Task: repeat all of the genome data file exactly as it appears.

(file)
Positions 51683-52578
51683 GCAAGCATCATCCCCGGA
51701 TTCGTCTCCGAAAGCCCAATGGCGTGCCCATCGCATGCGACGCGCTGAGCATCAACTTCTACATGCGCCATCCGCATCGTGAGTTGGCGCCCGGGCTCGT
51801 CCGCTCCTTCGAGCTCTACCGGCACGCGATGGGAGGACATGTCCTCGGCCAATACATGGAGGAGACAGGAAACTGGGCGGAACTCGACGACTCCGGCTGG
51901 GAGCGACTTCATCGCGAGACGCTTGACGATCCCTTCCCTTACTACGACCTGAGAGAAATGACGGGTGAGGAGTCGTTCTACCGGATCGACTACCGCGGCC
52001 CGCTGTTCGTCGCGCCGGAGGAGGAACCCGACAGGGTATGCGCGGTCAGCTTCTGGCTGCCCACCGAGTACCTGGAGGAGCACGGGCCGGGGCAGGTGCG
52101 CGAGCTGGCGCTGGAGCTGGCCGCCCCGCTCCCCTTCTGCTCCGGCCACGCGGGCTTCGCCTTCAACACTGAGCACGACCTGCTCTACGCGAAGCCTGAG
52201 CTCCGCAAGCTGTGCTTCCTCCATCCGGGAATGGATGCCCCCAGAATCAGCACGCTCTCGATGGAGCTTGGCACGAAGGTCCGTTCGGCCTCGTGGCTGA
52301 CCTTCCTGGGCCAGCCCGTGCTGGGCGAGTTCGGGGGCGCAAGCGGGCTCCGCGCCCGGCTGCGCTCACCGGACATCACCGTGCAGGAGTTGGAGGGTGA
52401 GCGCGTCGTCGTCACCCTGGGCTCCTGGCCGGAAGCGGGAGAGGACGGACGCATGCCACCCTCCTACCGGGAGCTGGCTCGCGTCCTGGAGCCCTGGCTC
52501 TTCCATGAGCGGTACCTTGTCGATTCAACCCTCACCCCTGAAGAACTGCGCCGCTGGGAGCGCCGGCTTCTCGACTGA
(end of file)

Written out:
Positions 51683-52578
51683 GCAAGCATCATCCCCGGA
51701 TTCGTCTCCGAAAGCCCAATGGCGTGCCCATCGCATGCGACGCGCTGAGCATCAACTTCTACATGCGCCATCCGCATCGTGAGTTGGCGCCCGGGCTCGT
51801 CCGCTCCTTCGAGCTCTACCGGCACGCGATGGGAGGACATGTCCTCGGCCAATACATGGAGGAGACAGGAAACTGGGCGGAACTCGACGACTCCGGCTGG
51901 GAGCGACTTCATCGCGAGACGCTTGACGATCCCTTCCCTTACTACGACCTGAGAGAAATGACGGGTGAGGAGTCGTTCTACCGGATCGACTACCGCGGCC
52001 CGCTGTTCGTCGCGCCGGAGGAGGAACCCGACAGGGTATGCGCGGTCAGCTTCTGGCTGCCCACCGAGTACCTGGAGGAGCACGGGCCGGGGCAGGTGCG
52101 CGAGCTGGCGCTGGAGCTGGCCGCCCCGCTCCCCTTCTGCTCCGGCCACGCGGGCTTCGCCTTCAACACTGAGCACGACCTGCTCTACGCGAAGCCTGAG
52201 CTCCGCAAGCTGTGCTTCCTCCATCCGGGAATGGATGCCCCCAGAATCAGCACGCTCTCGATGGAGCTTGGCACGAAGGTCCGTTCGGCCTCGTGGCTGA
52301 CCTTCCTGGGCCAGCCCGTGCTGGGCGAGTTCGGGGGCGCAAGCGGGCTCCGCGCCCGGCTGCGCTCACCGGACATCACCGTGCAGGAGTTGGAGGGTGA
52401 GCGCGTCGTCGTCACCCTGGGCTCCTGGCCGGAAGCGGGAGAGGACGGACGCATGCCACCCTCCTACCGGGAGCTGGCTCGCGTCCTGGAGCCCTGGCTC
52501 TTCCATGAGCGGTACCTTGTCGATTCAACCCTCACCCCTGAAGAACTGCGCCGCTGGGAGCGCCGGCTTCTCGACTGA